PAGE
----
An enlarged liver is an abnormal enlargement of the liver caused by acute disease. Enlarged liver is not a disease but rather a symptom indicating a chronic stage of a disease such as cancer, cirrhosis, or fatty liver disease. The medical term for this condition is known as Hepatomegaly.
The liver is considered the master organ because of its ability to perform various tasks, including toxin removal, hormone and cholesterol regulation, and fat metabolism.
The liver is a vital organ with abilities to regenerate lost parts. According to the Canadian liver foundation, the liver has over 500 functions, and failure of the liver to function correctly can affect the performance of other organs in the body.
In this article, we will explore the potential causes, symptoms, and symptoms of Hepatomegaly.
What causes an Enlarged Liver?
One significant truth about an enlarged liver is that it’s not a disease on its own but a symptom of chronic liver disease. The causes of an enlarged liver differ from one patient to another.
A Series of frequently diagnosed medical conditions that can cause an enlarged liver includes:
Hepatitis is an inflammation of the liver caused by either a viral infection, drug abuse, or alcohol-induced liver damages. A viral infection is the leading cause of hepatitis. The three main viral classifications of hepatitis are hepatitis A, B, C.
According to the Centers for Disease Control and Prevention (CDC), more than 5 million people in the United States live with chronic Hepatitis B or chronic Hepatitis C, with approximately 43,000 and 1700 new cases each year, respectively.
Alcoholic Liver Disease (ALD)
Alcoholic liver disease, also known as alcoholic steatohepatitis, is caused by excessive alcohol consumption. This condition is brought about by the buildup of fat cells in the liver, promoting liver inflammation, decreased functionality, and performance.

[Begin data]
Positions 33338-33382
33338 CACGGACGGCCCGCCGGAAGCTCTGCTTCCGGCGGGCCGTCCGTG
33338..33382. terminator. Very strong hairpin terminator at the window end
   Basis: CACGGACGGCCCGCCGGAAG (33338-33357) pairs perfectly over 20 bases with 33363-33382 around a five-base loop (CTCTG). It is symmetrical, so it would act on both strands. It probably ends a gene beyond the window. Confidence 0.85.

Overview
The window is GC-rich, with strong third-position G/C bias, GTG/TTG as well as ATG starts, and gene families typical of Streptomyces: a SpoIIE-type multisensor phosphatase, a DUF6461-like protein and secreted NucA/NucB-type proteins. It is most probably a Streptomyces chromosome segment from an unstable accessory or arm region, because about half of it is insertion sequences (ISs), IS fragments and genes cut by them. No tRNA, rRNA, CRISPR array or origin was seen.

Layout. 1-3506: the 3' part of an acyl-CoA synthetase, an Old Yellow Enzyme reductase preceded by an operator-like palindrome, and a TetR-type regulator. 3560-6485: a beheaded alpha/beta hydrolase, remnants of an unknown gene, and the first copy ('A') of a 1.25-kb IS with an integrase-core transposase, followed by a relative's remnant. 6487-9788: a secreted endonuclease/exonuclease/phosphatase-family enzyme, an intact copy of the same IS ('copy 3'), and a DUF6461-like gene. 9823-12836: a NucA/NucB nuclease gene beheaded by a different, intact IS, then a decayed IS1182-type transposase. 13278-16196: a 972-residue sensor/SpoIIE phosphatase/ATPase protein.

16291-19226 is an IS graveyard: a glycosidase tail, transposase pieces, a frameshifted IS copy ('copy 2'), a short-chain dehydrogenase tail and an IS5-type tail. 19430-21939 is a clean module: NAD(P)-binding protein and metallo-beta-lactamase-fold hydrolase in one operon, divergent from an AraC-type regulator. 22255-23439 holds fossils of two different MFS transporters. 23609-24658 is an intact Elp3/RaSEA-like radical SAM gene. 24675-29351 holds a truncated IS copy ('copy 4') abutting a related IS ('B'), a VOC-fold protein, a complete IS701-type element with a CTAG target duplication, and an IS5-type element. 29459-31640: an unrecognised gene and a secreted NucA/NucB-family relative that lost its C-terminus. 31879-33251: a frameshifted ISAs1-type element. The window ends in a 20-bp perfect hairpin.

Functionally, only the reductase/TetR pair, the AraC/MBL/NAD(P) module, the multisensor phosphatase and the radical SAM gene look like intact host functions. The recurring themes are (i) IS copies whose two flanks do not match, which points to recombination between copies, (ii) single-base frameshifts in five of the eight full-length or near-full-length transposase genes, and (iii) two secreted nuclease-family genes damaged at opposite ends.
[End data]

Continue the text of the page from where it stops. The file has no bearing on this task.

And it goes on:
According to the National Institute on Alcohol Abuse and Alcoholism, alcohol is the fourth leading cause of preventable death in the United States, with approximately 88,000 new cases each year.
Chronic cases of Alcoholic liver disease will weaken the body’s natural defense and lead to alcoholic hepatitis and cirrhosis.
Cancers of the liver fall into two significant classes called primary and secondary liver cancer. Primary liver cancers are cancerous cells originating from the liver. In contrast, secondary liver cancer appears as Metastasis, such as colon cancer, Lymphoma, or lung cancer that spreads from other organs to the liver.
According to the Center for Disease Control and Prevention, approximately 16,000 men and 8,000 women die from liver cancer annually.
Nonalcoholic Fatty Liver Disease (NAFLD)
Nonalcoholic fatty liver disease causes steatohepatitis without being caused by excessive alcohol consumption.
According to a publication by Robert Wood Johnson Foundation (2016) in the Trust for America’s Health, an estimated 100 million people live with nonalcoholic fatty liver disease in the United States.
This disease is triggered by medical conditions such as diabetes or consuming a diet high in cholesterol and fat.
Enlarged liver symptoms
An enlarged liver isn’t often a cause for concern and causes no symptoms; however, symptoms are noticeable if an underlying medical condition is responsible for the inflammation. If you experience any of the symptoms below, contact your healthcare provider for a proper diagnosis.
- jaundice, or yellowing of the skin and eyes
- Nausea and vomiting
- muscle aches
- abdominal pain or mass
- weight loss
- poor appetite
- swelling of the feet and legs
- shortness of breath
Some symptoms of enlarged livers are considered medical emergencies. Ensure you take and observe dosage recommendations of prescribed drugs.
Your doctor may conduct a physical examination by lightly touching or tapping the abdomen to check the size or determine the liver’s sensitivity. Your doctor may order a blood test or imaging tests such as a CT scan and MRI to check liver enzymes and signs of infection.
A small liver sample can undergo examination using a microscope through a process known as liver biopsy.
Treatment of an enlarged liver requires diagnosing the underlying cause of the condition first. The underlying condition determines the course of treatment.
For mild conditions, simple lifestyle changes such as eating a healthy diet, increased physical exercise, eliminating alcohol can help improve the situation. For chronic conditions, your doctor will recommend the appropriate treatment course based on his diagnosis.
While a healthy lifestyle and diet can keep the doctor away, it is essential you know when to visit your doctor for a professional consultation.